Navigating the Ocean in a Sailboat

Navigation is often one of the most feared aspects of sailing. If you are out in open water, understanding direction can be a dizzying process. Before gearing up for an adventure, you should learn basic navigation skills—reading a chart, plotting a course, and steering accurately by compass. Once you start sailing on your own, you should assemble a kit with essential navigation tools. This will be especially helpful if you are planning to rent boats—few rentals have navigation equipment (other than a potential built-in compass), so you should always bring your own. Below is our recommended list of tools and equipment to keep in your navigation kit.

 

  • A hand-bearing compass. This simple compass is fitted with a sight. To use, you point it at an object and read the direction to that object off the compass. Take bearings of two or more objects, plot them on your chart, and find your location by seeing where the lines cross. This is a great way to check your location if you do not have expensive technical equipment. However, this strategy does not work well for open water.

 

  • Parallel rules. This tool is two rulers hinged together so that they remain parallel with the distance between them is adjusted. Before your trip, use the rules to determine the latitude and longitude of key locations—where you’re sailing from, where you might want to go, and your destination. Write these on the chart and draw lines between key points.

 

  • A chart of the area you’ll be sailing. At this point, we’ve mentioned a chart two time. Purchase a waterproof chart in the largest scale you can find. This will cover a small geographical area with a lot of detail. If you have a marina membership, you may have access to this tool for free. If you plan to sail the same area multiple times, use a plastic or laminated copy and work with dry erase markers.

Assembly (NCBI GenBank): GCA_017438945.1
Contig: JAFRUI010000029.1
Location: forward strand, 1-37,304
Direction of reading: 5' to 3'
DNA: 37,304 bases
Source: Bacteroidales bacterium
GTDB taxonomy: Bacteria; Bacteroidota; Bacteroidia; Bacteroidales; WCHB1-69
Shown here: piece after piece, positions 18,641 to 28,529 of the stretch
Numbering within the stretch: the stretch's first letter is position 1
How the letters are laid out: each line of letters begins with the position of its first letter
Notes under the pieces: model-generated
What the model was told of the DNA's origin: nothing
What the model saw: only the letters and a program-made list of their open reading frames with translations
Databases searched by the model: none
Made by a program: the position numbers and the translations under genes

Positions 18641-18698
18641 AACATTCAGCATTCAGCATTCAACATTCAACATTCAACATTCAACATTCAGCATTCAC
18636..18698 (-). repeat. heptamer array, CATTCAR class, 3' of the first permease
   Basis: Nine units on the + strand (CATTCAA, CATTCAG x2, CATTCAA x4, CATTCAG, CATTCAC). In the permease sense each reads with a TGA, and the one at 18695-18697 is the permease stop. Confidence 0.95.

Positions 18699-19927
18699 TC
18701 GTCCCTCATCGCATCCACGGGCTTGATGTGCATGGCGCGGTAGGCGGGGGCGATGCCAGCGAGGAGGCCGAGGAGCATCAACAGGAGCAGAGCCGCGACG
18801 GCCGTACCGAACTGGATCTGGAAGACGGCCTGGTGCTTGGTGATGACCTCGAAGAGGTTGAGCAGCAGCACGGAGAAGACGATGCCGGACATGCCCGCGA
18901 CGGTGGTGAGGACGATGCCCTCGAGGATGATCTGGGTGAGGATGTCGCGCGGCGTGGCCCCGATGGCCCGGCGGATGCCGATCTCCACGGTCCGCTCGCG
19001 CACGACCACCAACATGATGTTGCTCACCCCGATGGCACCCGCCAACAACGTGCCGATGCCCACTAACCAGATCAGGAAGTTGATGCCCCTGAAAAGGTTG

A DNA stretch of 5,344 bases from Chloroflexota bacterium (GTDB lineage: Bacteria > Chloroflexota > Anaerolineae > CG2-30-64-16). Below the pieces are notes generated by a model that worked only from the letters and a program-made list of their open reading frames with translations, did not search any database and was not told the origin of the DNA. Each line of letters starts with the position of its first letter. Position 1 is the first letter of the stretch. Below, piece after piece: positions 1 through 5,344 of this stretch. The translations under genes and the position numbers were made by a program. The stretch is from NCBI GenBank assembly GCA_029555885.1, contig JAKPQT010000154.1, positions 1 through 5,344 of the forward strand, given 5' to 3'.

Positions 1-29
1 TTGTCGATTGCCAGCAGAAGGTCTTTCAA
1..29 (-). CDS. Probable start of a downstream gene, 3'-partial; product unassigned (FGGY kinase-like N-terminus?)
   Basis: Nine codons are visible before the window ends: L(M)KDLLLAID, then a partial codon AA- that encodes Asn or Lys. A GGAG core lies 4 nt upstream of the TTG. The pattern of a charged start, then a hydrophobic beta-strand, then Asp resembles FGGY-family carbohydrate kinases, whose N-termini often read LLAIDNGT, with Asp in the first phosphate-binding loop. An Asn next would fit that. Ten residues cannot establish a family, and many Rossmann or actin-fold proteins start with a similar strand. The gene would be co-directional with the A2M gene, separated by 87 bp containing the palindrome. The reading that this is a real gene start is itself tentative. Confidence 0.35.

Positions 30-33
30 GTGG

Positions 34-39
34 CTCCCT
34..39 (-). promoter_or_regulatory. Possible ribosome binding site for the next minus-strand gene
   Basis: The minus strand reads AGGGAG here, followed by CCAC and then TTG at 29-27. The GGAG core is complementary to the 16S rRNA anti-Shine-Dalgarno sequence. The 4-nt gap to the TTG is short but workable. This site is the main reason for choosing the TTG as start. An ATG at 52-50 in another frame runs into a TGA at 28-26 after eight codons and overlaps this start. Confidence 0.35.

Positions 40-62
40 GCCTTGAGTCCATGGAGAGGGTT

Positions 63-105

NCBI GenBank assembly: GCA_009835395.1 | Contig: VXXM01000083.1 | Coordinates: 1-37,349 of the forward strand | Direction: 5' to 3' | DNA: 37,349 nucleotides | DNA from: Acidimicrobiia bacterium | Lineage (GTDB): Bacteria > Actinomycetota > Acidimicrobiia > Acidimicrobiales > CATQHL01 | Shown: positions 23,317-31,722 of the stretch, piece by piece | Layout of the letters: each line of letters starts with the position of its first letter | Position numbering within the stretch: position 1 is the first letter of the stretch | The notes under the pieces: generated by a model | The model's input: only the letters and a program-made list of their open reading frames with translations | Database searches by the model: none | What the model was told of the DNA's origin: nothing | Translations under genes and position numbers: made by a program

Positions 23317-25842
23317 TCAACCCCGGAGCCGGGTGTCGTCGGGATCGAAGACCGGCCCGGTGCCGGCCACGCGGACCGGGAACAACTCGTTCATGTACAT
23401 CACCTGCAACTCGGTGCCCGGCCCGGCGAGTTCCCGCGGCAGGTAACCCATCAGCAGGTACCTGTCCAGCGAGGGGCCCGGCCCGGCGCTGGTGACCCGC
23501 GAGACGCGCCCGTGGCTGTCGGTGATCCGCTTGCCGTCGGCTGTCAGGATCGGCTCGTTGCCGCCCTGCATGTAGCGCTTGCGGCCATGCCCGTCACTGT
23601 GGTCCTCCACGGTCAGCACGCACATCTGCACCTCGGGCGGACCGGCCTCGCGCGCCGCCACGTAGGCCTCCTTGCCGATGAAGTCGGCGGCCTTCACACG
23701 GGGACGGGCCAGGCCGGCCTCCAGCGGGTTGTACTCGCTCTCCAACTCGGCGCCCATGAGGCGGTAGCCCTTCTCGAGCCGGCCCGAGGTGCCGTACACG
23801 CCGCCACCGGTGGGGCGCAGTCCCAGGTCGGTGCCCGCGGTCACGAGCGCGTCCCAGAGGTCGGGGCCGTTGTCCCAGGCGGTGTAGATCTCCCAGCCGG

• A handheld GPS. This tool will help determine where you are and how far away your destination will be. This should be your primary method of navigation. However, it is essential to have the other items in this kit in case your GPS fails or breaks during the trip.

 

  • A handheld marine VHF radio. VHF is the fastest way to get help in the case of an emergency. The Coast Guard, marine patrol, the harbormaster, and other authorities monitor VHF channel 16. This is also a great tool for receiving weather reports and forecasts. A basic waterproof model is relatively inexpensive but be sure to keep replacement batteries on board. Always replace your batteries before a long trip.